• 43. Huerta de Soto, J.H. Money, Bank Credit and Economic Cycles. Ludwig von Mises Institute, Translation of 2nd edition, 2009. p. 255 and p. 260.
  • 44. Bernanke, B. “Restoring the Flow of Credit to Small Businesses.” Speech at the Federal Reserve Meeting Series: “Addressing the Financing Needs of Small Businesses,” Washington, DC. July 12, 2010
  • 45. The restricted credit availability cited by Bernanke is another expected consequence of the bust phase of the business cycle, according to Austrian theory. As Huerta de Soto explains in Money, Bank Credit and Economic Cycles, pp. 260−261: The crisis and economic recession reveal that a highly significant number of investment projects financed under new loans created by banks are not profitable because they do not correspond to the true desires of consumers. Therefore many investment processes fail, which ultimately has a profound effect on the banking system. The harmful consequences are evidenced by a widespread repayment of loans by many demoralized businessmen assessing their losses and liquidating unsound investment projects (thus provoking deflation and the tightening of credit); they are also demonstrated by an alarming and atypical rise in payment arrears on loans (adversely affecting the banks’ solvency). … In short, bank customers’ economic difficulties, one of the inevitable consequences of all credit expansion, render many loans irrecoverable, accelerating even more the credit tightening process (the inverse of the expansion process).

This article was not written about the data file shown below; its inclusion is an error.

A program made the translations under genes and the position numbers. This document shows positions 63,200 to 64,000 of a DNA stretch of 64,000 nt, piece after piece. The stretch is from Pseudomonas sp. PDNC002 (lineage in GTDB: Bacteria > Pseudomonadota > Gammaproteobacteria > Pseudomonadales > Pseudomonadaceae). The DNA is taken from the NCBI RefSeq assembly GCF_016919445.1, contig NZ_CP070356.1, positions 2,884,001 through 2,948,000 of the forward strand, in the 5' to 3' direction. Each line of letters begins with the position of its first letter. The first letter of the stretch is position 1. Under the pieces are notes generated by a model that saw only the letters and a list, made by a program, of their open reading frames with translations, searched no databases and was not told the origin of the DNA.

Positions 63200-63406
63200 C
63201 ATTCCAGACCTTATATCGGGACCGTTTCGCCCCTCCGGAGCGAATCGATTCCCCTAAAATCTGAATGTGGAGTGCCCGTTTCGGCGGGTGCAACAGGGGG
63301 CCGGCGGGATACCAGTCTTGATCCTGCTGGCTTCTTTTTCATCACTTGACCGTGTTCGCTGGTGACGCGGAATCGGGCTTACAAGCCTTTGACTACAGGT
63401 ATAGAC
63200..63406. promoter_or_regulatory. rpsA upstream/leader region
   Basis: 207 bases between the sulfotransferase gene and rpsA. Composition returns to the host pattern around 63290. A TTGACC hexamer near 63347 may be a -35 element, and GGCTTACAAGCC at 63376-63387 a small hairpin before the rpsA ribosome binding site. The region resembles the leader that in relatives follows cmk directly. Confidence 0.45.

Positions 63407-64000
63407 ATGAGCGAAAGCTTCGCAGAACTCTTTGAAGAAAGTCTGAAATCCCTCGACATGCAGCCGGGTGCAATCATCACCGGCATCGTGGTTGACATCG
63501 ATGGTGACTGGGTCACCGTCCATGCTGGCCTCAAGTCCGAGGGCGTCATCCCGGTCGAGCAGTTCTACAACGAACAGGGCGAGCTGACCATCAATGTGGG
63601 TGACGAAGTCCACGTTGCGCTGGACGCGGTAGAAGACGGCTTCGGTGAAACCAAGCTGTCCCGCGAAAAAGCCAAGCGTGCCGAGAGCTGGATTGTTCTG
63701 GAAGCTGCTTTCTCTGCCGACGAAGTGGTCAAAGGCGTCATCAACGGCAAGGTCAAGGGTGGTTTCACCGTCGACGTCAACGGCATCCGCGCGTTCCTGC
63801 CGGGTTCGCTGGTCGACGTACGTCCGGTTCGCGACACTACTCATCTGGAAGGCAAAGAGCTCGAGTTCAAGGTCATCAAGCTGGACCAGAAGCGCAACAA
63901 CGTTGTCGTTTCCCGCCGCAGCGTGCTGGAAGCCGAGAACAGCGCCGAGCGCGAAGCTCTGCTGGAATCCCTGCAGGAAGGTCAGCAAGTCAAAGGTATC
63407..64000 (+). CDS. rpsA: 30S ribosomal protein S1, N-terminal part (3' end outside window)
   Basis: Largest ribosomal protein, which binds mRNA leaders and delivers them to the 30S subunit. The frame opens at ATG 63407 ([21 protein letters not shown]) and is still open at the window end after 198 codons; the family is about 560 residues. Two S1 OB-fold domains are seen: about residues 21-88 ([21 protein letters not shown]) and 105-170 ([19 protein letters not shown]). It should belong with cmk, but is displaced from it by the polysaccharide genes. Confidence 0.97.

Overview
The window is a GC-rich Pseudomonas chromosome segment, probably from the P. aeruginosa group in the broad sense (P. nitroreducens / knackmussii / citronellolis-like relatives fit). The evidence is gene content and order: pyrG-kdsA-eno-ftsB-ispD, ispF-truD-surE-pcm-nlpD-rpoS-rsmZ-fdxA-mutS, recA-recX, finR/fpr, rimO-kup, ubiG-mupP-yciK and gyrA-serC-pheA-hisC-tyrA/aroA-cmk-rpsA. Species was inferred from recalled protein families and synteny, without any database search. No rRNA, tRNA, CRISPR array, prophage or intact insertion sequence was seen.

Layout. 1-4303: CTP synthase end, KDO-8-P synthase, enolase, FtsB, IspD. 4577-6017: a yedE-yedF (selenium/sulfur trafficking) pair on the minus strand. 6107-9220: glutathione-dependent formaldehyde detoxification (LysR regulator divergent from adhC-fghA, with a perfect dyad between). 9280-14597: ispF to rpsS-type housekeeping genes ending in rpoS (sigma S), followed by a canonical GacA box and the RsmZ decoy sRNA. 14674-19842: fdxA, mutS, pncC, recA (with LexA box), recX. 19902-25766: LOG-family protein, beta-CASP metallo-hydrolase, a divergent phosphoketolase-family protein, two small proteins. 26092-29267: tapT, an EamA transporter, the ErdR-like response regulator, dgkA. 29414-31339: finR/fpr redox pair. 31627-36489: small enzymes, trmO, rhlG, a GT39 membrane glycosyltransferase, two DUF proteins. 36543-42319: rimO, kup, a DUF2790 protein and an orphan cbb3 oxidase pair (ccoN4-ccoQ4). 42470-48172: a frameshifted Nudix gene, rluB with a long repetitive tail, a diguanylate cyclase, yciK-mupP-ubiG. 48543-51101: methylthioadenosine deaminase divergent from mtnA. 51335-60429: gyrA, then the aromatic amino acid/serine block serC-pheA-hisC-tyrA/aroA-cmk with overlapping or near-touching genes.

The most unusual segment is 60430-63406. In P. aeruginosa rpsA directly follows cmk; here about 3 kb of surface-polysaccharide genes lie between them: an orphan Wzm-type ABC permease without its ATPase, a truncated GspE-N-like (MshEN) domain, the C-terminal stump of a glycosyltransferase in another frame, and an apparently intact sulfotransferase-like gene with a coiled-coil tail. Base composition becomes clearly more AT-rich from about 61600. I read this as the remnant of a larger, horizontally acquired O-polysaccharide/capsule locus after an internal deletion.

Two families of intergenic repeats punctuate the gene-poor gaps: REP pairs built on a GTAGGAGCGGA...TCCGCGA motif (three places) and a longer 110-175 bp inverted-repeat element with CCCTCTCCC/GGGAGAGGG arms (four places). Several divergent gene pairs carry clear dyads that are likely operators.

• 46. Bernanke, B. “Federal Reserve Policies in the Financial Crisis.” Speech at the At the Greater Austin Chamber of Commerce, Austin, Texas, December 1, 2008. Cf. “Regarding interest rate policy, although further reductions from the current federal funds rate tar get of 1 percent are certainly feasible, at this point the scope for using conventional interest rate policies to support the economy is obviously limited."
  • 47. The chart was obtained from the Federal Reserve Bank of Cleveland.
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  • 49. Appelbaum, B. “ Cautious about the economy , big banks report slow lending. ” Washington Post, January 21, 2010. Cf. “But the banking industry’ s central challenge remains the inability of many customers to repay loans, as the financial health of many Americans continues to be strained by high unemployment and low housing values. The nation’ s largest retail banks, including J.P. Morgan Chase and Citigroup , which already reported annual results, continue to lose billions of dollars, in particular on mortgage and credit card loans. Executives said that t he scale of losses is no longer increasing with each passing quarter, but the sums remain vast by historical standards.